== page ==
Static Internet Protocol

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What Does Static Internet Protocol Mean?

A static Internet Protocol (static IP) address is an address that does not change over time, but is assigned specifically to one computer or device. The alternative to static IP addresses is dynamic IP addresses, which are temporarily assigned. Both of these addresses come in the form of a "dotted quad," or four numbers delineated by periods, which are commonly recognized by networks and servers.

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Techopedia Explains Static Internet Protocol

Many users who rely on a conventional Internet service provider or ISP for online access are assigned a dynamic IP. However, in some cases, a static IP will offer additional benefit. Some types of use, such as VoIP calling, may require a static IP. Some network devices also have trouble recognizing a dynamic IP. This makes a static IP valuable for a user or business that needs a permanent IP assignment, which may be required for making FTP connections or in other networking situations.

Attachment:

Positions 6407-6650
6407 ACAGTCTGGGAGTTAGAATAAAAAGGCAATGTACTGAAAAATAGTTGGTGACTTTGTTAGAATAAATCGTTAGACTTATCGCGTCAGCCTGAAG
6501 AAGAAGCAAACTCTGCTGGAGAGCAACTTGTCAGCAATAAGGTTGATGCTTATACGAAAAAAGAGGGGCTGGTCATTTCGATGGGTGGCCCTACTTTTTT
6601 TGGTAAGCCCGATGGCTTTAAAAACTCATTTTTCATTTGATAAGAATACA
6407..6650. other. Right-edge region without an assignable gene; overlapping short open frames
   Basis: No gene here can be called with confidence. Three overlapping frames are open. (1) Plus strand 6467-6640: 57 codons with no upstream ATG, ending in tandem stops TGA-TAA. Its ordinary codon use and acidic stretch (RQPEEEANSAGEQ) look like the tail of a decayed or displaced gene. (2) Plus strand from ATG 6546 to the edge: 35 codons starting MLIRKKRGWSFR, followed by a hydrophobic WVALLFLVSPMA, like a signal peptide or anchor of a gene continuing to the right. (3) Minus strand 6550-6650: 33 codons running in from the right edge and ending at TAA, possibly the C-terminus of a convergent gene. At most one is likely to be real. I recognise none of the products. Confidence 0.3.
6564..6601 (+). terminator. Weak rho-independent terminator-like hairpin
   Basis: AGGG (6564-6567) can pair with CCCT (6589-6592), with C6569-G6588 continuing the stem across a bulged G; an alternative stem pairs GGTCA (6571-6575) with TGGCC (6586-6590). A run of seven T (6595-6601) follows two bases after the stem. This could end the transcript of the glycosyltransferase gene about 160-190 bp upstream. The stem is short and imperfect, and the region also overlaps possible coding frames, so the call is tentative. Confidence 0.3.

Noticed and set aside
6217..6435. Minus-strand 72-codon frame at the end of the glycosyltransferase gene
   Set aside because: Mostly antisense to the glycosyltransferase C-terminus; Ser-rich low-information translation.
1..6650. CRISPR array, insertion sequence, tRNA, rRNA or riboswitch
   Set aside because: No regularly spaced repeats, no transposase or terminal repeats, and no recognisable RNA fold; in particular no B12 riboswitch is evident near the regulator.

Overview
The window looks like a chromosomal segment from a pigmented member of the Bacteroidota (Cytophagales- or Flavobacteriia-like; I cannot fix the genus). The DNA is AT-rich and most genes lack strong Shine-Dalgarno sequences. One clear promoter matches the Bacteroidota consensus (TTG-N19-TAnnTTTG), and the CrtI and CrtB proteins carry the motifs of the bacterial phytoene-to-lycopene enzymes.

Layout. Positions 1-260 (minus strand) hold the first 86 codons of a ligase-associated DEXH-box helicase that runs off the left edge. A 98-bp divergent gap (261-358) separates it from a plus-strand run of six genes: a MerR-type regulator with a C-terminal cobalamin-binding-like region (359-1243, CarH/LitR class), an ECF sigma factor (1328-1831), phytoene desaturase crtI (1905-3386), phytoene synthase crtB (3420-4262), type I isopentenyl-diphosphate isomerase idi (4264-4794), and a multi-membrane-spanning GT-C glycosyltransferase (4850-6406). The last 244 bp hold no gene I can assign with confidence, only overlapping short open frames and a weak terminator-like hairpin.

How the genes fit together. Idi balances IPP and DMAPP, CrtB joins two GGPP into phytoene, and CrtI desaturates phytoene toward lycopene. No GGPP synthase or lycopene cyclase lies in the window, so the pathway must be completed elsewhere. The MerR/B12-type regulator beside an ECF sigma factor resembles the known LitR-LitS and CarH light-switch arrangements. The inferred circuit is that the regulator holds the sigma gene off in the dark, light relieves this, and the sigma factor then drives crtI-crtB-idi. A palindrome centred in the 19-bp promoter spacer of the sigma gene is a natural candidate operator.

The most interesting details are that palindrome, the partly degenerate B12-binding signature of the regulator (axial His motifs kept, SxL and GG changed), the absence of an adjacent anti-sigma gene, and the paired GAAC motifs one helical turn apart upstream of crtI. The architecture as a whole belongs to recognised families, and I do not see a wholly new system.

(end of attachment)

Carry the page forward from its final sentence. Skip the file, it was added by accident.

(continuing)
Users with multiple devices in a home or local area network may want to assign a static IP address to each device. How this is done depends on the operating system being used.

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Margaret Rouse
Senior Editor
Margaret Rouse
Senior Editor

Margaret is an award-winning technical writer and teacher known for her ability to explain complex technical subjects to a non-technical business audience. Over the past twenty years, her IT definitions have been published by Que in an encyclopedia of technology terms and cited in articles by the New York Times, Time Magazine, USA Today, ZDNet, PC Magazine, and Discovery Magazine. She joined Techopedia in 2011. Margaret's idea of a fun day is helping IT and business professionals learn to speak each other’s highly specialized languages.